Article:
DEPARTMENT OF HEALTH AND HUMAN SERVICES Food and Drug Administration 21 CFR Part 876 [Docket No. FDA-2015-N-1338] Medical Devices; Gastroenterology-Urology Devices; Classification of the Rectal Control System AGENCY:

    Food and Drug Administration, HHS.

    ACTION:

    Final order.

    SUMMARY:

    The Food and Drug Administration (FDA) is classifying the rectal control system into class II (special controls). The special controls that will apply to the device are identified in this order and will be part of the codified language for the rectal control system's classification. The Agency is classifying the device into class II (special controls) in order to provide a reasonable assurance of safety and effectiveness of the device.

    DATES:

    This order is effective June 1, 2015. The classification was applicable on February 12, 2015.

    FOR FURTHER INFORMATION CONTACT:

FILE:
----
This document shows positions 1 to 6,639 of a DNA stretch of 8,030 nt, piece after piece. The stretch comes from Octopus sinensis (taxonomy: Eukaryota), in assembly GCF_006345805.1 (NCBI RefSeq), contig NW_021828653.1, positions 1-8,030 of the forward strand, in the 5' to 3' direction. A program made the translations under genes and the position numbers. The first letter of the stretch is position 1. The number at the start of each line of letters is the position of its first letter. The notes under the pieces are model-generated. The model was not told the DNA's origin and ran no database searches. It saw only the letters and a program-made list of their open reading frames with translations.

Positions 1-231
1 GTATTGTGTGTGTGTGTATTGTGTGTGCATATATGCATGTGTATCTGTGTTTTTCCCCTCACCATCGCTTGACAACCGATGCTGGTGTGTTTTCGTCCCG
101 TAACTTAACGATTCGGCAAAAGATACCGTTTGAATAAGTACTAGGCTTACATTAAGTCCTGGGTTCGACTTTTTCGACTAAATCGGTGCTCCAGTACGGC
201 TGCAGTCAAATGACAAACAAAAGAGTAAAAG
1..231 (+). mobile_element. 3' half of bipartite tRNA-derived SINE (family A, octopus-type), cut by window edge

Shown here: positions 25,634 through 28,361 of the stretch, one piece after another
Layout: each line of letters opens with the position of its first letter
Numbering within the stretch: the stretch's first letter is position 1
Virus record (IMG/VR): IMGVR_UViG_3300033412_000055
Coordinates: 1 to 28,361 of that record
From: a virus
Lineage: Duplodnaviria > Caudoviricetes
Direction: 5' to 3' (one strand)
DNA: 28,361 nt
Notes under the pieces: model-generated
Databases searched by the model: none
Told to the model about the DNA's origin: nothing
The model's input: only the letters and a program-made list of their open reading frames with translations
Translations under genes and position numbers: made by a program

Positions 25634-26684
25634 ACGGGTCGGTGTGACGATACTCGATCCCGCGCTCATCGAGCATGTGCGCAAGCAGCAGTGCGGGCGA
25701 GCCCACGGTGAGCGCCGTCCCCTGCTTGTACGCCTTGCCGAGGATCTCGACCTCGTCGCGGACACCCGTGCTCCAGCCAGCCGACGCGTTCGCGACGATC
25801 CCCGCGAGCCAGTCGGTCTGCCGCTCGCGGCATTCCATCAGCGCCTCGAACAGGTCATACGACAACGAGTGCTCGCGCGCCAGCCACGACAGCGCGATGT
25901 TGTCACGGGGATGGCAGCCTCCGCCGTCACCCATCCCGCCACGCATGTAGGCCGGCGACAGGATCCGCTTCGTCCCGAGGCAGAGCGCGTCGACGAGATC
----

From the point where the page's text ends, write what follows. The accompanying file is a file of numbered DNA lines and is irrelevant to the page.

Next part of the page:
Purva Pandya, Center for Devices and Radiological Health, Food and Drug Administration, 10903 New Hampshire Ave., Bldg. 66, Rm. G223, Silver Spring, MD 20993-0002, 240-402-9979, [email protected]

    SUPPLEMENTARY INFORMATION:

    I. Background

    In accordance with section 513(f)(1) of the Federal Food, Drug, and Cosmetic Act (the FD&C Act) (21 U.S.C. 360c(f)(1)), devices that were not in commercial distribution before May 28, 1976 (the date of enactment of the Medical Device Amendments of 1976), generally referred to as postamendments devices, are classified automatically by statute into class III without any FDA rulemaking process. These devices remain in class III and require premarket approval, unless and until the device is classified or reclassified into class I or II, or FDA issues an order finding the device to be substantially equivalent, in accordance with section 513(i) of the FD&C Act, to a predicate device that does not require premarket approval. The Agency determines whether new devices are substantially equivalent to predicate devices by means of premarket notification procedures in section 510(k) of the FD&C Act (21 U.S.C. 360(k)) and part 807 (21 CFR part 807) of the regulations.